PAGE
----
MID-CITY: Underground Museum (Closed now but will reopen in January with an amazing show from the late founder Noah Davis) – Reparations Club (an amazing Black owned bookstore and community gathering space) – Surfas Culinary District (an amazing restaurant supply store/gourmet food shop with a great cafe for lunch. I hate going there because it is impossible to leave empty-handed), and obviously LACMA (They currently have the Obama Portraits, but just as compelling is the Black Portraits exhibition which is up until April and is fantastic).

CULVER CITY – Walk around the historic arts district in Culver City and pop into some galleries or take in the street art – Destroyer for lunch (it is very bomb food on a cool block near Venice Blvd).

SOUTH LA – CAAM ((The California African American Museum) is an amazing Black-led arts institution with rotating exhibits and community events. It’s also next to the new soccer stadium, the Natural History Museum, the California Science Center, the highly anticipated Lucas Museum of Narrative Art and the LA Coliseum which are all cool to see) – Simply Wholesome (Black-owned natural health store with an amazing restaurant which is vegan friendly and with a Caribbean vibe). – Also Kenneth Hahn State Park and the Baldwin Hills Overlook (you’ll recognize from INSECURE) are great ways to walk off the meal right in the area! Another food option is Earle’s on Crenshaw which has dope hot dogs and other classics and a wonderful vegan selection with bomb desserts and a friendly matriarch who will talk to you about the neighborhood.

DTLA is also home to so much beautiful architecture from the late 19th and 20th century and makes a great walking tour. One of the most iconic examples is the Bradbury Building on 3rd and Broadway, which many will recognize from Blade Runner, and has a magnificent atrium open to the public. If you can, go up to the 2nd floor and sit at Neuhouse’s new Wyman Bar which just opened. A beautiful place to rest your feet or take a meeting!

Other Art Tings: UTA Fine Artist Space, Residency Art Gallery, Crenshaw Dairy Mart, Kordansky Gallery, Commonwealth and Council, Night Gallery, and the Getty Museum (it’s the architecture for me, not the art) and the Academy of Motion Pictures Museum (next to LACMA).

For the more nature-oriented you can’t go wrong checking out: Huntington Gardens, Griffith Park (with a stop to the observatory), Elysian Park, Expo Bike Path, Silverlake Reservoir, Descanso Gardens, LA Arboretum, Santa Monica Pier, Malibu.

The Shoutout series is all about recognizing that our success and where we are in life is at least somewhat thanks to the efforts, support, mentorship, love and encouragement of others. So is there someone that you want to dedicate your shoutout to?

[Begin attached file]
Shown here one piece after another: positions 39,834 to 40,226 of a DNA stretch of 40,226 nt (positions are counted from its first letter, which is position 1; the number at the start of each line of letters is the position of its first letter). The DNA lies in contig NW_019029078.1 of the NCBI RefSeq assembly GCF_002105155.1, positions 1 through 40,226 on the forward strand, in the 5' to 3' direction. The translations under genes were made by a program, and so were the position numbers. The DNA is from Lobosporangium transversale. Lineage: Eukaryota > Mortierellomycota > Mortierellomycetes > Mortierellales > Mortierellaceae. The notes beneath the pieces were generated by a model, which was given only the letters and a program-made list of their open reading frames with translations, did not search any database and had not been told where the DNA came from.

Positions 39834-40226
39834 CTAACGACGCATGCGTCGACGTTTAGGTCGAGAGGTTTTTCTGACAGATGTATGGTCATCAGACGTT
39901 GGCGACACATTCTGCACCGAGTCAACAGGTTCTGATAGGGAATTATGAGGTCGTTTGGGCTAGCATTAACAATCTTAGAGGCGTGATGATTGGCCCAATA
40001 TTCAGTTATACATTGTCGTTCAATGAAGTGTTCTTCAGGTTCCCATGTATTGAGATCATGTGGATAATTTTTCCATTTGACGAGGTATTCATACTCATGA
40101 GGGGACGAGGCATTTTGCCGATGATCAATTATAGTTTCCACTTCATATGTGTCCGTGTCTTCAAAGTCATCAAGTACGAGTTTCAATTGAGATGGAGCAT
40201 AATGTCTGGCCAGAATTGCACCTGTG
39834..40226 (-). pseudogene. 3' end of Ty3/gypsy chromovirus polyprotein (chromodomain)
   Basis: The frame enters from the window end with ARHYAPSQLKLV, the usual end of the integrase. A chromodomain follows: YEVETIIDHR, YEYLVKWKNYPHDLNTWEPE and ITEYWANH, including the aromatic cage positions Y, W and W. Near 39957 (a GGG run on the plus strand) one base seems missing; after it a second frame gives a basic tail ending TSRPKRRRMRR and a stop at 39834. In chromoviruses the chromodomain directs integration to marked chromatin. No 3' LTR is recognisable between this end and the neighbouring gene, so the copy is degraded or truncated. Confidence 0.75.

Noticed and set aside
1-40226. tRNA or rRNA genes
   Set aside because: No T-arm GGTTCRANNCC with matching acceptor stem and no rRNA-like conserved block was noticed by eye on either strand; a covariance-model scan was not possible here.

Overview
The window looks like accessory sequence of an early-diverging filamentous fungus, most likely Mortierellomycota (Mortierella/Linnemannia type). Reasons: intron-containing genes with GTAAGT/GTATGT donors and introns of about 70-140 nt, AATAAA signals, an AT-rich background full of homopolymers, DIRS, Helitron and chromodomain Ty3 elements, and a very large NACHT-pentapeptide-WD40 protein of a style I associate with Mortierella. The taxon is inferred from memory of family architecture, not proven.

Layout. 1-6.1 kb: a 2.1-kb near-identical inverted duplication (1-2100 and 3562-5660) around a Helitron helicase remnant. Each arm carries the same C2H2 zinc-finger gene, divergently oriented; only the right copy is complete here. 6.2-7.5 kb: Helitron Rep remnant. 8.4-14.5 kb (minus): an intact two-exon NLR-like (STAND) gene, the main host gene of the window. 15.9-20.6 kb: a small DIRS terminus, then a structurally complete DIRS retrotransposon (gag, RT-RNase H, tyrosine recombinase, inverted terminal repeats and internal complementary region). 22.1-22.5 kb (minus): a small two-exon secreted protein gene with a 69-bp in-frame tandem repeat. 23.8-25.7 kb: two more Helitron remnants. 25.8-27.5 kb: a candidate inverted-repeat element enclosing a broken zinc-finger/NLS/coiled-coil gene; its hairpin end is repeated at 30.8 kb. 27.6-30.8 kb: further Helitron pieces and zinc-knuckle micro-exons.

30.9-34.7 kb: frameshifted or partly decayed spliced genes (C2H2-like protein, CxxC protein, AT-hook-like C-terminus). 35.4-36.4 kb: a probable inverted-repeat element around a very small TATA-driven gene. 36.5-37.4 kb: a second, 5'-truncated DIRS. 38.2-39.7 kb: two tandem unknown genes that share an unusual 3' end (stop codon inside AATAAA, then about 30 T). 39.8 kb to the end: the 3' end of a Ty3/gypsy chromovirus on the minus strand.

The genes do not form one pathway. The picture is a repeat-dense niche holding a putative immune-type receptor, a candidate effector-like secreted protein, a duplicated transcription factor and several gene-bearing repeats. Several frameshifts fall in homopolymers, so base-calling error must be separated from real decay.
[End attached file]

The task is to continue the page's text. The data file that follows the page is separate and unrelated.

Without a doubt the person who has influenced my journey and life the most is my late mother Carol Borden who instilled in me an appreciation for the arts as well as a commitment to uplift my community. She was the one who encouraged me when I was just getting started, opened up her priceless rolodex of community leaders and who was my biggest fan and supporter. I miss her terribly, but I know she is so proud. I grew up watching her work tirelessly as a volunteer, arts commissioner and community organizer in Sacramento often working all on her own if necessary to get something the community needed done. I saw how much it wore her down as she had an actual job on top of her numerous community commitments. I really wish she’d been able to find a way to blend her career and her passion for community uplift as it may have meant she had a bit more time to rest. It is important to me to build on her example by having a business that can provide me and my collaborators with the type of income we need to feel secure in our creative practices and that reflects the value we provide to our community. Artists are so often exploited and underpaid, and it is vital that we pay creative people fairly who contribute so much to what we all enjoy about living. I would like to be an example to people that you can be creative, leave behind a better world and live well.

In addition to Mom I would like to thank the many artists, funders, curators, designers, clients and friends I’ve worked with who have taught me all I know about art and how to grow this business one step at a time. Their patience and friendship is inextricable from any success I have had or will ever have. Y’all know who you are, and I am forever grateful.

I would also like to especially thank my LA brother Tommy Nakanishi who truly welcomed me to this scary and exhilarating city and has shown me so much of what makes this region great in just three short/extremely long years. Love you friend!

Website: www.treborden.com

Instagram: @treborden, @trebordenco

Twitter: @treborden

Image Credits
Chad Davies Studio, Tutto Nedahness, Rose Greene and